The test for interim relief was met. The January 21 order made no reference to the appellant’s circumstances other than the fact that he had entered into an agreement not to post symbols. The board did not consider that there was no evidence that the appellant had not complied with the other terms of the settlement agreement, that the breach was relatively minor, that the breach came three years after the settlement was reached, that the appellant was on social assistance and that he depended on a rent subsidy for housing. The February review order found that the Board considered the appellant’s circumstances, but nothing in the original decision justified the finding. The low threshold for a serious issue to be tried was met. In light of the appellant’s homelessness and low income in the context of the COVID-19 pandemic, he met the requirement to show irreparable harm and likely would have done so even without the pandemic. As the respondent had relied on a relatively minor breach of the settlement agreement in support of the eviction, evidence that the appellant was a difficult tenant who had engaged in threatening behaviour was insufficient to establish that the balance of convenience favoured the respondent.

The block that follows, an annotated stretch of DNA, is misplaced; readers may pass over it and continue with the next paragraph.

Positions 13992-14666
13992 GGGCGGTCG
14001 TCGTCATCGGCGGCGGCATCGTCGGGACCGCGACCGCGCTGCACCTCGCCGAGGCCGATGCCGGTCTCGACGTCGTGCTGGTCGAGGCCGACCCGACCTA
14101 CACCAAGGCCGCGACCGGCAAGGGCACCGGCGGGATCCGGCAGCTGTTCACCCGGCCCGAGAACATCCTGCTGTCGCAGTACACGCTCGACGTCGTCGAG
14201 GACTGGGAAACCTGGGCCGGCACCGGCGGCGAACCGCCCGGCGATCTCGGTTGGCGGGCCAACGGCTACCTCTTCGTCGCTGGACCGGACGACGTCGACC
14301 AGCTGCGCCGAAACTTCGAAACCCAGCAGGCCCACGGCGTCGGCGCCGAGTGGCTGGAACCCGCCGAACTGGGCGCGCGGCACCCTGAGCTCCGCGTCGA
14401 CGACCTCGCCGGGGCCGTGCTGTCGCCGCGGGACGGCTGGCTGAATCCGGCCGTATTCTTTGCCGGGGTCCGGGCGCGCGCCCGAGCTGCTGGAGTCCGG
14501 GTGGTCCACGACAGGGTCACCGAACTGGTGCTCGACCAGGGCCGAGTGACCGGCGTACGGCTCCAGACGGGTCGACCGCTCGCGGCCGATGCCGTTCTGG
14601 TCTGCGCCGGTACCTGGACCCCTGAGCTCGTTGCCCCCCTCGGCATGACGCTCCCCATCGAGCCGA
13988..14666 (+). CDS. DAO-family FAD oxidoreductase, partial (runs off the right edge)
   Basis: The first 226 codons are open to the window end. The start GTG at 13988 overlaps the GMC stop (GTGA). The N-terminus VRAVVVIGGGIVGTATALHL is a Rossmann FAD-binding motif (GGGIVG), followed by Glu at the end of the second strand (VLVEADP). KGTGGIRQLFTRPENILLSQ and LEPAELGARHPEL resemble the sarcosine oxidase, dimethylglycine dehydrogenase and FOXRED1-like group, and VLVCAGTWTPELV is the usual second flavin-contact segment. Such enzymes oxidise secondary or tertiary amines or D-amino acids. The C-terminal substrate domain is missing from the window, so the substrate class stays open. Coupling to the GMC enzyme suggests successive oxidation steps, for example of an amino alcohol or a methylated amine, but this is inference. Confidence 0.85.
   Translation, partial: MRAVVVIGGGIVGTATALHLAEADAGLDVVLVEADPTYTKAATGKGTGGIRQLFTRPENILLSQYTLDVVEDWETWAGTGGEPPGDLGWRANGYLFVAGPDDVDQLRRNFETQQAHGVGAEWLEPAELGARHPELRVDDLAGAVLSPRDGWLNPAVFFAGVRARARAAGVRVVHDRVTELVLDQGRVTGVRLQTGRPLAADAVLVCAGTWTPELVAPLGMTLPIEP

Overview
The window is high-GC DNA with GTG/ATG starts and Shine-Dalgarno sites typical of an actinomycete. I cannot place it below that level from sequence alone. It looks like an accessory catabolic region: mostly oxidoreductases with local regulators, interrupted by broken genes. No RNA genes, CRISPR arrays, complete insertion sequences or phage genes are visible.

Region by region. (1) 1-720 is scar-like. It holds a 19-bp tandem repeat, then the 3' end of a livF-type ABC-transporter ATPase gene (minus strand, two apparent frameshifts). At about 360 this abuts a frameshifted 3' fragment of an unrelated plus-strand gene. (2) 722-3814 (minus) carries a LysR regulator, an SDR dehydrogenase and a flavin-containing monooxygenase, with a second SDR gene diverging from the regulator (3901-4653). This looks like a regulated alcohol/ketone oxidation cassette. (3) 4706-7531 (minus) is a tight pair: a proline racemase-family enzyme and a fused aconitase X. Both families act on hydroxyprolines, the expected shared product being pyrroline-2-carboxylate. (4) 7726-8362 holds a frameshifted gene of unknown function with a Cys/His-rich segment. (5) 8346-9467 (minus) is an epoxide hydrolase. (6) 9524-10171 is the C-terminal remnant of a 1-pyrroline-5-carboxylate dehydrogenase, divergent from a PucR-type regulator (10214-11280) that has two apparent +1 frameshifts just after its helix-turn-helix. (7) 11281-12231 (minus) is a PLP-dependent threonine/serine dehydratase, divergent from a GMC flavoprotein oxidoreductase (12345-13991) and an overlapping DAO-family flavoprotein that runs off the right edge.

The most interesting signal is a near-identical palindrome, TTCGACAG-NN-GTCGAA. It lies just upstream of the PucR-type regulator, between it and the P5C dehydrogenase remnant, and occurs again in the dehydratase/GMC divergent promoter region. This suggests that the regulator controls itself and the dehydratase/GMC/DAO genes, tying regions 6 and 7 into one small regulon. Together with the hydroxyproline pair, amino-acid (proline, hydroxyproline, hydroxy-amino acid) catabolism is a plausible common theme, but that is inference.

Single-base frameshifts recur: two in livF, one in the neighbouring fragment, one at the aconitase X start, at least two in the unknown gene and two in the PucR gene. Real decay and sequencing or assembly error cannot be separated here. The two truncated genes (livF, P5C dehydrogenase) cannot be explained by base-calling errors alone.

Roy v. Ottawa Capital Area Crime Stoppers et al. 2018 ONSC 4207 Superior Court of Justice, C. MacLeod J. July 5, 2018


The plaintiff found an unattended purse in a shopping mall and turned it over to a bus driver. The owner of the purse reported it to the police as stolen. The police obtained surveillance video of the plaintiff taking the purse and posted it on the Crime Stoppers website with a caption that referred to a “purse snatching” and described the plaintiff as a “suspect” who “stole a purse”. The plaintiff sued the police and Crime Stoppers for damages for libel and negligence. The defendants brought a motion for summary judgment dismissing the claims. 

 

Held, Crime Stoppers’ motion should be granted in part; the police motion should be dismissed. 

 

Crime Stoppers had a complete statutory defence to the libel claim under s. 3(3) of the Libel and Slander Act as it published a fair and accurate synopsis of a notice issued for the information of the public by a public authority and there was no allegation of malice. The libel claim against Crime Stoppers was dismissed. The police defendants were unable to demonstrate conclusively at the summary judgment stage that they came within one of the recognized defences to a defamation action. There were genuine issues for trial on that issue and on the issue of whether